5. dkmuldoon says

    UCD (my alma mater!) also has huge programs in Animal Science and Veterinary Medicine, which may draw more of the students interested in animals. I wonder if that graph might be a little less extreme at another university.

  6. otranreg says

    Isn’t this pretty much the percentage of the air time given to the different kingdoms in popular nature programmes?

  7. MadHatter says

    @9 dkmuldoon that was my first thought too. I also went to a U. that was big in Animal Science and Vet Med (with the intention of being a vet) and I think we’d see a very similar answer. I certainly would’ve answered that even though I thought prokaryotes were pretty interesting.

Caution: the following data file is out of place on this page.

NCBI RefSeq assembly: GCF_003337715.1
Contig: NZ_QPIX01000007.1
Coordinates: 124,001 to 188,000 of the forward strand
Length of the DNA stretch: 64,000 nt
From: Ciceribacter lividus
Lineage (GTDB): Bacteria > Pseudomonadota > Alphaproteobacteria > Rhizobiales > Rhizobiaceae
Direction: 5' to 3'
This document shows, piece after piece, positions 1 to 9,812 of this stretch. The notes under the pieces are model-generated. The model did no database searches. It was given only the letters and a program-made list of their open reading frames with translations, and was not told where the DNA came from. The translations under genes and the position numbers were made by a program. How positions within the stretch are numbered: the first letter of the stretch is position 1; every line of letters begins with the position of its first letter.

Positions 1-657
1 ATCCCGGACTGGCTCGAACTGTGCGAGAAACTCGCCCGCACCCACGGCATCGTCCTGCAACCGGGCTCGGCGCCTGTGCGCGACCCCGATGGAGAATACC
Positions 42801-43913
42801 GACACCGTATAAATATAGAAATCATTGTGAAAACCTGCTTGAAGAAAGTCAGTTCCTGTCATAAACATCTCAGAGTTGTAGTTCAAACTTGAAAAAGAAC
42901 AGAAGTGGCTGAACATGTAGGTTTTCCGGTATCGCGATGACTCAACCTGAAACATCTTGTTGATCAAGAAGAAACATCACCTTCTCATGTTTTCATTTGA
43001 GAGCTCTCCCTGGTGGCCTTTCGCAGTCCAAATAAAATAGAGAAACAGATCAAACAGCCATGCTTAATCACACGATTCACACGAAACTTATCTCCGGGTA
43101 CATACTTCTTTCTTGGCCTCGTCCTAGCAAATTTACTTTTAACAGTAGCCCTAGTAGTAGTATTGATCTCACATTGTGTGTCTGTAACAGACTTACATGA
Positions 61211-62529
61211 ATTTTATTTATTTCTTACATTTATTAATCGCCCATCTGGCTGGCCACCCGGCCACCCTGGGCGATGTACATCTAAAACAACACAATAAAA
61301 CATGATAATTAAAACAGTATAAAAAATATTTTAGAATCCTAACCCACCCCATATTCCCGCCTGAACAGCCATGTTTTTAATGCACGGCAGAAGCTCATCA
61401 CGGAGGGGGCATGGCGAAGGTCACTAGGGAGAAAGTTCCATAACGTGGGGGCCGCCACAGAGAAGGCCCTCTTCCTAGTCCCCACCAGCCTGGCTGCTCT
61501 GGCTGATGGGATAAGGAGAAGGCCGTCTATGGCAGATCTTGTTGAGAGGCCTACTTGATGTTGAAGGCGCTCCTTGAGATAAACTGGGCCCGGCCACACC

8. doublereed says

    Well they’re first year so maybe they don’t know about all the cool stuff plants and fungi do. Once they do, they’re more interested in those things.

  9. grumpy says

    “…every time I look at plant development, for instance, I feel like I’m examining extraterrestrials already.”

    Surely the plants, looking back at you, feel the same way.

  10. monad says

    To be fair, animals make up a vast majority of described species. If I thought that 90% was all inordinate fondness for beetles, ants, and other insects, I could accept it.

  11. Becca Stareyes says

    Aw, there isn’t a ‘everything’ answer.

    (I also wonder how many students are pre-med or pre-vet, which means animals are a good focus. (But, then again, so are protists, fungi and prokaryotes, given how they interact with animals.))